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Maurice Hilleman: Creator of Vaccines That Changed the World
22.07.2021 Theodore H. Tulchinsky,
Medicine
Maurice Hilleman

Maurice Ralph Hilleman (1919–2005) was one of the greatest microbiologists/vaccinologists of all time. He played a key role in developing vaccines for Asian flu in 1957 and Hong Kong flu in 1968. Over six decades, most of which were spent at Merck & Company, his leadership and innovations blazed new trails in virology, epidemiology, immunology, cancer research, and vaccine development that were unmatched. 

His work resulted in current vaccines used for the prevention of measles, mumps, hepatitis A and B, chickenpox, meningitis, and pneumonia, which have saved millions of lives across the globe. The need for close cooperation between public and private agencies, including donors, to promote research in vaccinology is reemphasized by recent global health crises such as the Ebola and Zika viruses, as well as the annual influenza virus threats. Eradication of many diseases is feasible, but requires political support for resources, vaccine development and harmonization of vaccination policies, to be achievable. Hilleman worked with many collaborators in academic centers, in industrial management, with which he led his research and development team to produce world-changing achievements.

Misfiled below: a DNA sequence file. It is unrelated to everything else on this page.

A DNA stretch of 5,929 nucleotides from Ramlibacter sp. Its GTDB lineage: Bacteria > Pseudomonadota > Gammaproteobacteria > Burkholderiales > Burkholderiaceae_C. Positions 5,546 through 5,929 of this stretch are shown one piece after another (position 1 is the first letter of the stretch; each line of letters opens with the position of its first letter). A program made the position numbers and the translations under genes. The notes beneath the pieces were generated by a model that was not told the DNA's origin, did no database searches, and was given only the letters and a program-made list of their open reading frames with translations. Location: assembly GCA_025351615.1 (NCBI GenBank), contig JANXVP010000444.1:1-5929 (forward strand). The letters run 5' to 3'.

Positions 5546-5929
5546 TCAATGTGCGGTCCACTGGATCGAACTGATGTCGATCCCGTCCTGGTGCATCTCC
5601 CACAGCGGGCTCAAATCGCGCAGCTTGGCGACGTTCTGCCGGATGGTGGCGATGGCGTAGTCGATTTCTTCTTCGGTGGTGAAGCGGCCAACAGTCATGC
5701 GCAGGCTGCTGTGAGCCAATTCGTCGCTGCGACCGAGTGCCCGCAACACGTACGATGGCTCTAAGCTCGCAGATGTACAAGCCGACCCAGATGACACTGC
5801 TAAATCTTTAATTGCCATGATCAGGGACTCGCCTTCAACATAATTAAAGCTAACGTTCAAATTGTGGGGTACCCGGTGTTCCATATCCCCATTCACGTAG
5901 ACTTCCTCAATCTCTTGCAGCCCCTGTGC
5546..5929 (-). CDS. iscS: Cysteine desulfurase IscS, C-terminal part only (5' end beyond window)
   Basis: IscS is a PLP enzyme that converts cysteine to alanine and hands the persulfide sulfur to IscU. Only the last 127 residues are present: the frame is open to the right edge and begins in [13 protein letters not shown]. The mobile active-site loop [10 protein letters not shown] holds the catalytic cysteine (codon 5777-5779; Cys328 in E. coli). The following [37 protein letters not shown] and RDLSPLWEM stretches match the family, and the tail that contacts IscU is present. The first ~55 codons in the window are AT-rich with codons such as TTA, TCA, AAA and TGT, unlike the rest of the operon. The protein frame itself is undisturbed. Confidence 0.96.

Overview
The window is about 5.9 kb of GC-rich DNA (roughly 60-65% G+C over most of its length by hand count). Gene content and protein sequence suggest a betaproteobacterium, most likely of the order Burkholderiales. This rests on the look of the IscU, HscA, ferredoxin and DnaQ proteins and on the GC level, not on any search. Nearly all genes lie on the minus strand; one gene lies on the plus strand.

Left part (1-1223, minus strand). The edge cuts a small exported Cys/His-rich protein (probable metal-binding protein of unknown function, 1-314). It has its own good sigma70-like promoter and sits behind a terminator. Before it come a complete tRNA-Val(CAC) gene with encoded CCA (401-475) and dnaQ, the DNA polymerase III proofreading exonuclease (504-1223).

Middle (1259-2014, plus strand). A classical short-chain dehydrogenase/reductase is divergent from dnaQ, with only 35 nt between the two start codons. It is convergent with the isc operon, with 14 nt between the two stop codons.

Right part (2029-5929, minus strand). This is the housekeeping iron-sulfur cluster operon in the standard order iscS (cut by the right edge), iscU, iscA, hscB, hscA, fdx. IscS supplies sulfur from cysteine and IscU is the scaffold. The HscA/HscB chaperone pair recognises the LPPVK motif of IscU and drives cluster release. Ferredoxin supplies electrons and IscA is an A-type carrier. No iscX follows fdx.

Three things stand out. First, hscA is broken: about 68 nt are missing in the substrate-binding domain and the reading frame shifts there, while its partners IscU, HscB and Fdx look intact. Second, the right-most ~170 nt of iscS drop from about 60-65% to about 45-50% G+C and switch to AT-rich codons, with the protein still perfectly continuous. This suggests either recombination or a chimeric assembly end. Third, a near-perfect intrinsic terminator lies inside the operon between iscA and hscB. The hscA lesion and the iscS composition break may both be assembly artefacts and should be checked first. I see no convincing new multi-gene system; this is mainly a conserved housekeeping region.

ncbi.nlm.nih.gov
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